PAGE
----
Net earnings for Alphabet, Google’s parent company, soared 73% to $9.4 billion during the first quarter of 2018 — up from $5.4 billion compared with the same period last year. The company’s total
revenue for the quarter rose 25.9% to $31.15 billion, up from $24.75 billion in the year-ago quarter.
Helping to boost profit were a stake in ride-hailing car service Uber and Google’s
Revenue from advertising reached $27 billion for the first quarter of 2018, up from $21.4 billion in the year-ago quarter. Network members generated $4.6 billion, up from
$4 billion, and Google’s other revenue reached $4.3 billion — up from $3.2 billion, respectively.
During the quarter, Nest smart-home devices played an important role in the company’s
gains. Alphabet reunited the company with Google. Nest sales now fall within Google in a category called “Other Bets.”
Revenue from other bets edged up slightly to $150 million, from
$132 million a year ago. Other bets did have an operating loss of $571 million, down from $703 million.
Alphabet slightly changed its monetization metrics for Google Network Members
properties’ revenue from the percentage change in the number of paid clicks and cost-per-click to the percentage change in the number of impressions and cost-per-impression, while the monetization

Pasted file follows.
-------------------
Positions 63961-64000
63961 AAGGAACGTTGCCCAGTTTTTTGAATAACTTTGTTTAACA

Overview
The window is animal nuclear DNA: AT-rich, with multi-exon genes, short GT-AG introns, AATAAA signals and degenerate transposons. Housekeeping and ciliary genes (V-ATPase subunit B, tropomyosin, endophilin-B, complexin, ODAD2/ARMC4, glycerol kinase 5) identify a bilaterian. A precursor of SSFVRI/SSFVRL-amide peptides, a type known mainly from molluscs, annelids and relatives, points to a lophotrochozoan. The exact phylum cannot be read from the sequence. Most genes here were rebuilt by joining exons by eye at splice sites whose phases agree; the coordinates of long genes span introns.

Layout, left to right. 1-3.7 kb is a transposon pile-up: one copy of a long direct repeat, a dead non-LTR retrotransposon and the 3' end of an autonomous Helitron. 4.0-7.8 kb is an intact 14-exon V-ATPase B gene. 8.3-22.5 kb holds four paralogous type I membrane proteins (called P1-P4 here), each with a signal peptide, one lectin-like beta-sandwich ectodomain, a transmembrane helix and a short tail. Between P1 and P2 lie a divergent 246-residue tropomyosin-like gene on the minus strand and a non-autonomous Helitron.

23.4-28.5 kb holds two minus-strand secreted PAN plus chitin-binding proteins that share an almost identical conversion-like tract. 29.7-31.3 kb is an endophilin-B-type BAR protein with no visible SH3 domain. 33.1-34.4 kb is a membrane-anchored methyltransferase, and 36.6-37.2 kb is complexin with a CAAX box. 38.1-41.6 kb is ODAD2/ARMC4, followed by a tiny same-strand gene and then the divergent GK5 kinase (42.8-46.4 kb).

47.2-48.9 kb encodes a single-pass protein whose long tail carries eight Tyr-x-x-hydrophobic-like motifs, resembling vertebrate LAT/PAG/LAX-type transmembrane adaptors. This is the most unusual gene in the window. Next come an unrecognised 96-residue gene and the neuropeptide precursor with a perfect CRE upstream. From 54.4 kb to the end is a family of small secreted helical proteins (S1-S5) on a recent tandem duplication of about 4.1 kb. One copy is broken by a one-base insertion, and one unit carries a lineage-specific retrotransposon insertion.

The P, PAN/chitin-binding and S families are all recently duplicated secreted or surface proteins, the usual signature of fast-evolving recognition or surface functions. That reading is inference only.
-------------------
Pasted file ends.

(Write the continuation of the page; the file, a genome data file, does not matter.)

metrics for Google properties revenue remain unchanged.
Paid clicks on Google properties rose 59%. The cost per click on Google properties fell 19%. Impressions on properties of Google network
members remain unchanged from a year ago, but rose 8% quarter-on-quarter. The cost per impression on Google network member properties rose 18% in the quarter, compared with the year-ago quarter, and
fell 10% QoQ.
Traffic-acquisition costs (TAC) came in at 24% of Google’s total ad revenue for the quarter, up from 22% a year ago.
Changing consumer behavior is placing
Google’s business model under stress, according to Adam Epstein, president and chief operating officer at adMarketplace. “Consumers are searching outside the legacy search engines at an
accelerating pace which is why Google’s traffic acquisitions costs continue to skyrocket,” he said. “They are buying search traffic they used to get for free.”
suggest that one way for Google to protect its profits is to pass these costs through to their advertisers by raising the cost per click. Epstein has been hearing reports of this across all market
verticals – especially on brand terms, which could explain why Google decided to end “a decade-long tradition of transparently reporting CPCs from its partner network,” he said.